The chain of command is really an impediment for solving [sexual assault in the military] because it's resulting in underreporting, no transparency, no accountability…The crux of the issue is objectivity. They (victims) don't believe the commanders can be objective, that commanders either know the victim or know the perpetrator or have a reason to support the perpetrator, who is more senior, more decorated, gone on more missions than the victim.[8]
Debate on the issue was sparked after a series of high-profile cases in which commanding officers dismissed charges brought against sexual assault perpetrators. For example, in February 2013, Air Force Lt. Gen. Craig Franklin faced criticism for setting aside the aggravated sexual assault conviction of Lt. Col. James Wilkerson after a jury of five military officers found Wilkerson guilty of raping a fellow soldier. Franklin removed the conviction and all of the punishments given to Wilkerson.[9]
Many believe that “commanding officers cannot make truly impartial decisions because of their professional affiliation with the accused, and often times with the victim…”[10] Furthermore, of the female soldiers who experienced unwanted sexual contact in 2012, 25 percent indicated that the perpetrator was someone in their military chain of command.[11] Critics also believe that many commanding officers do not possess adequate legal training to conduct proper investigations.[12] Commanding officers also might be concerned with preserving their own reputation. According to Army Maj. Gen. Dennis Laich, “The last thing a company commander wants to do is make the phone call to his or her battalion commander to say ‘I have an allegation of rape in my unit,’…This is often viewed as a failure to command that will adversely affect their career.”[13]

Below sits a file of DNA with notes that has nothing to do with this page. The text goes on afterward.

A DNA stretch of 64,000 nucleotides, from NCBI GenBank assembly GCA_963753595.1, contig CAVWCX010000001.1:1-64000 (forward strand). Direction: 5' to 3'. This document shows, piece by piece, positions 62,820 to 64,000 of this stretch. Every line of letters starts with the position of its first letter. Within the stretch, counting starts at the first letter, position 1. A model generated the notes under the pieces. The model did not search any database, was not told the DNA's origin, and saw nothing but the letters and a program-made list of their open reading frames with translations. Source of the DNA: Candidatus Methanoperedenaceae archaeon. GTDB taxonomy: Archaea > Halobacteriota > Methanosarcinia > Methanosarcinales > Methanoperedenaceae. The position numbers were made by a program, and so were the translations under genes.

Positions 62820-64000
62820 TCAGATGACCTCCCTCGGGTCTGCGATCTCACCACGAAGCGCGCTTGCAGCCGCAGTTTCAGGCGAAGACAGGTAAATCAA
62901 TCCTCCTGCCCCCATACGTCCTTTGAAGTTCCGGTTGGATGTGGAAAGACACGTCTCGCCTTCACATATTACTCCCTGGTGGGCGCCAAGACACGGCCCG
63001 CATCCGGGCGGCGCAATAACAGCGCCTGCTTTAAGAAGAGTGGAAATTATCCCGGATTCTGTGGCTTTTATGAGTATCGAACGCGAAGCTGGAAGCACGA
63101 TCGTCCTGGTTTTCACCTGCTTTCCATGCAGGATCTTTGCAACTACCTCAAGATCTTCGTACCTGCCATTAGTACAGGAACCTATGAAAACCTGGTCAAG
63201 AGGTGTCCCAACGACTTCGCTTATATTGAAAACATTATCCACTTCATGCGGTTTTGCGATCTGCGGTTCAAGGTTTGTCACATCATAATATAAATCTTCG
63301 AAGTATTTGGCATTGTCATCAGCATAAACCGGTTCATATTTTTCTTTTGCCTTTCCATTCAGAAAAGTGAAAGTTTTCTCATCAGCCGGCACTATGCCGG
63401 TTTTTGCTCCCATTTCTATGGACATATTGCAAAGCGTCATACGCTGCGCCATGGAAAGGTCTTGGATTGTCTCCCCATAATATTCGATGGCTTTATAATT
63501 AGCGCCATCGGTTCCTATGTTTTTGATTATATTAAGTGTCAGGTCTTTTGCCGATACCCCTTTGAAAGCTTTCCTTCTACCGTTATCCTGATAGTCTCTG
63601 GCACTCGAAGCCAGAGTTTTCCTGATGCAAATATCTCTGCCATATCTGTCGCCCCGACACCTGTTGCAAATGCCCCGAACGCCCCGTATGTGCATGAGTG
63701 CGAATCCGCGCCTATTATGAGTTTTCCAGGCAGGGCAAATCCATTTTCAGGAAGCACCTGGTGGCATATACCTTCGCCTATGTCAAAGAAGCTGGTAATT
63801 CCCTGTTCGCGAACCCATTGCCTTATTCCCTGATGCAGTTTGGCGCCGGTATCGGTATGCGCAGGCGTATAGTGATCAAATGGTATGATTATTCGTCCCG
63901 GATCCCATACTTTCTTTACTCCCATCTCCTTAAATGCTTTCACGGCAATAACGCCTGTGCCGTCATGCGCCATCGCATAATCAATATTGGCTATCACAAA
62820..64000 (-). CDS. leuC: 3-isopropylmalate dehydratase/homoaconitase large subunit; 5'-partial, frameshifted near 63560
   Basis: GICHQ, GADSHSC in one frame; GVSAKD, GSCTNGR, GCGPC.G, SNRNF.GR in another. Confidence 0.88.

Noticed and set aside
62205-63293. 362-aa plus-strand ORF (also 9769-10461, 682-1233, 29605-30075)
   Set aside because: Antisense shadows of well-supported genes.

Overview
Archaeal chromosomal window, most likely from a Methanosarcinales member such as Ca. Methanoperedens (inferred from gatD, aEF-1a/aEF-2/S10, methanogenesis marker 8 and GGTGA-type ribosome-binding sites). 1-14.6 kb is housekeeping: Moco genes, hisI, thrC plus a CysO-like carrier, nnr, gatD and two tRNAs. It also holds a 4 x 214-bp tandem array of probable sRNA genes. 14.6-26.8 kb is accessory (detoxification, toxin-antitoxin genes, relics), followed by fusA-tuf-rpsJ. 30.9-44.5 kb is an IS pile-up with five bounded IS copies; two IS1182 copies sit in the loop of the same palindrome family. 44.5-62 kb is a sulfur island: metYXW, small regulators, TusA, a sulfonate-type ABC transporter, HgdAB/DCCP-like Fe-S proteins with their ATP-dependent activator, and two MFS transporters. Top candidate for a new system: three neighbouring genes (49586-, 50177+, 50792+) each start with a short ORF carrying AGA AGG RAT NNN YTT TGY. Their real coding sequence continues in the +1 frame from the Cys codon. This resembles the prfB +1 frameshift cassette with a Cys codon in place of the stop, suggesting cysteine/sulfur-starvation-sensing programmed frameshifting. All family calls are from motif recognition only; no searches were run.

Many advocates applauded United States Secretary of Defense Leon Panetta’s decision in April 2012 to eliminate the ability of unit commanders to handle sexual assault cases. Instead, the new policy requires that this responsibility be given to more senior officers higher up in the chain of command.[14] While many feel this new rule is an improvement, they nonetheless believe more substantial action is required. Anu Bhagwati, Executive Director of the Service Women’s Action Network, stated in her testimony before the Military Personnel Subcommittee of the Senate Armed Services Committee: